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Stadium-sized asteroid is headed toward our planet: Redeeming the only day we have

Dr. Jim Denison is the CEO of Denison Forum.
His Daily Article and podcast globally reach over 160,000 subscribers. Dr. Denison guides readers to discern today’s news—biblically. He is the author of multiple books and has taught on the philosophy of religion and apologetics at several seminaries. Prior to launching Denison Forum in 2009, he pastored churches in Texas and Georgia. He holds a Ph.D and a Master of Divinity from Southwestern Baptist Theological Seminary. Jim and his wife, Janet, live in Dallas, Texas. They have two sons and four grandchildren.

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Stadium-sized asteroid is headed toward our planet: Redeeming the only day we have
Asteroid, illustration.

NASA is tracking five asteroids headed toward Earth over the next few days. The largest is 1,100 feet wide, roughly the size of a stadium.

It’s expected to be nearest to Earth on June 6. However, the closest it’s projected to get is 3.16 million miles away.

Three of the other four asteroids are the size of an airplane; the fourth is the size of a house. However, they will not impact us, either. The house-sized asteroid will get the closest at 1.83 million miles from Earth.

I suspect you already knew these space rocks pose no threat to our planet. If they did, you would not be reading about them first in this article. They would be making global news along with the COVID-19 pandemic and George Floyd’s death.

Since they will miss our planet by a wide margin, their approach is interesting but not compelling.

We measure the significance of what we encounter by the degree to which it affects us. This is only natural; we could not possibly digest all the information that is available to us over the course of even a single day. So we filter the news by relevance, focusing on that which matters personally.

Even now, you’re probably wondering when I’ll get to the point. So here it is: unlike the imminent visit of four asteroids, the imminent return of our Lord is vitally relevant to us, whether we acknowledge this fact or not.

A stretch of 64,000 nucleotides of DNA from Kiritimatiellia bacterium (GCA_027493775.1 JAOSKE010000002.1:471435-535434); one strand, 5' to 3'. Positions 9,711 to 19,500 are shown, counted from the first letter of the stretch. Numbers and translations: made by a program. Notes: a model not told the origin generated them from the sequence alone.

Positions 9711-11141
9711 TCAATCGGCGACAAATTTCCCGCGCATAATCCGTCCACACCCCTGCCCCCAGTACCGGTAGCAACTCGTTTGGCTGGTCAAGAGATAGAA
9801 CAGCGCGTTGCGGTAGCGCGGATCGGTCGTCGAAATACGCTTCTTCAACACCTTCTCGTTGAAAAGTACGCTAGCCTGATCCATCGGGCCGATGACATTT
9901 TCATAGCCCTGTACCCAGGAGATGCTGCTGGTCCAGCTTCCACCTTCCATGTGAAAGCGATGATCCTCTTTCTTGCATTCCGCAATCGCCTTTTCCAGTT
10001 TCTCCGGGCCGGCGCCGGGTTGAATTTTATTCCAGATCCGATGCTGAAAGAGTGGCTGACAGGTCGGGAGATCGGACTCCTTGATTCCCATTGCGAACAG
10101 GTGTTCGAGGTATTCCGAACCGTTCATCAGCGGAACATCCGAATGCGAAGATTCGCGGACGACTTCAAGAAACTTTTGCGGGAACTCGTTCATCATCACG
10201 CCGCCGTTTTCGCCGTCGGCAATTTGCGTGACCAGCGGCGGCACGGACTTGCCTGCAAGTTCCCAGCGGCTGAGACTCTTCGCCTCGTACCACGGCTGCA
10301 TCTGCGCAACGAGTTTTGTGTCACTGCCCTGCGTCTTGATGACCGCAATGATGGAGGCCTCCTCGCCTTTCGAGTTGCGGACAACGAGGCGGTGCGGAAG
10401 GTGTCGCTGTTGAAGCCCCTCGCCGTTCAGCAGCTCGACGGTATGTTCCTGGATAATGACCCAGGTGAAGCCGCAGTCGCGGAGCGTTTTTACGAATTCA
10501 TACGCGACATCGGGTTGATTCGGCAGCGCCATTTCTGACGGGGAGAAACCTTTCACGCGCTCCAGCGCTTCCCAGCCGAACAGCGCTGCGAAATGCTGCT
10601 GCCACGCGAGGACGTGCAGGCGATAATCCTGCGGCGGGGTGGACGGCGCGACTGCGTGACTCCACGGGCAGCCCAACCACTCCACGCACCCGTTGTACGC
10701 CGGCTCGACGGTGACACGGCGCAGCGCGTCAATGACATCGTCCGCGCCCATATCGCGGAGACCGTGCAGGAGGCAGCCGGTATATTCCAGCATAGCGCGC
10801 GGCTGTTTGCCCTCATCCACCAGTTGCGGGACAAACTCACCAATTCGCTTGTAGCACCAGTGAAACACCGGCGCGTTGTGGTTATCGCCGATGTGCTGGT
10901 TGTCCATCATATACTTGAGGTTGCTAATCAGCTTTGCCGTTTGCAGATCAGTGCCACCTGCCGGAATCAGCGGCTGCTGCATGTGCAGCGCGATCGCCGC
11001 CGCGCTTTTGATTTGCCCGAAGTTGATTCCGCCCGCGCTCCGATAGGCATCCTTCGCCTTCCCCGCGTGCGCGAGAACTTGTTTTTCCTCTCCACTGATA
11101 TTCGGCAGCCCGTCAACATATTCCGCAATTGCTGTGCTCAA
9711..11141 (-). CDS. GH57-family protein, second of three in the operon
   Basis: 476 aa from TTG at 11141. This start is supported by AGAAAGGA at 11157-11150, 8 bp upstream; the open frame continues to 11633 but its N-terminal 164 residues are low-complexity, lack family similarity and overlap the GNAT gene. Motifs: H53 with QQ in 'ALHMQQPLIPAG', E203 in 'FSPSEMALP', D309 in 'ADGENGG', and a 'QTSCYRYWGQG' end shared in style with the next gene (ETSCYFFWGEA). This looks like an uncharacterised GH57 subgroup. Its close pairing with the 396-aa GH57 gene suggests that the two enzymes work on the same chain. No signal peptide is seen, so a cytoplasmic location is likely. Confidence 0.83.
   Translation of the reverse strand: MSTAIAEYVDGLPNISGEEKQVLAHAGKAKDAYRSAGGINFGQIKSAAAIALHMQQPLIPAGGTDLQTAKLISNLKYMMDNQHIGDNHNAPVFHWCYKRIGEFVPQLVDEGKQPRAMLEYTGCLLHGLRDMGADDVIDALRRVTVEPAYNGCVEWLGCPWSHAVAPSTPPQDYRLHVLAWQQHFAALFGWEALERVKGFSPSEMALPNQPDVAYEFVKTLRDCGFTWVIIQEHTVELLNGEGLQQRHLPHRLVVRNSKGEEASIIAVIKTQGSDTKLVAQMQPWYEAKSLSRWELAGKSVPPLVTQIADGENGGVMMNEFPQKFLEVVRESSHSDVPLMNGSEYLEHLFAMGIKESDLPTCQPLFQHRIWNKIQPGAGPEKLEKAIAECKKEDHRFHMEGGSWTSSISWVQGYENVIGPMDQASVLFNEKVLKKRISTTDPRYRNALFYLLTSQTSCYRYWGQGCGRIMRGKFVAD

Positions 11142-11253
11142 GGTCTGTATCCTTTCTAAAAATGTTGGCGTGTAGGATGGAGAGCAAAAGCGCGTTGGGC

Redeeming the only day we have

When the risen Christ ascended into heaven, two angels assured his followers, “This Jesus, who was taken up from you into heaven, will come in the same way as you saw him go into heaven” (Acts 1:11). Jesus said of his return, “concerning that day and hour no one knows, not even the angels in heaven, nor the Son, but the Father only” (Matthew 24:36).

As a result, he warned us, “Stay awake, for you do not know on what day your Lord is coming” (v. 42).

If you knew that a stadium-sized asteroid would slam into our planet tomorrow, wreaking global havoc, I suspect you would be doing all you could to prepare for such a calamity today. This is because you would believe the warnings issued by NASA and other authorities.

Tragically, our secularized culture has decided that the Bible is no more authoritative than any other compendium of personal spirituality. In the view of many, the Second Coming is just as mythical as the thunderbolts of Zeus.

Of course, dismissing the reality of a fact makes it no less real. The person who denies the sunrise doesn’t harm the sun. Whether we want to admit it or not, Jesus is coming back. And we’re one day closer to his return than ever before.

How is this fact relevant to these difficult days?

If we lived each day as if it were our last day, we would live each day to its fullest. If we knew we would stand before the Holy God tomorrow, we would be more obedient to his command to love our neighbor as ourselves today. We would be more committed to personal holiness and public evangelism and ministry.

We would be inspired and empowered to make this day count, because it would be the only day we know we have.

Here’s the truth: it is.

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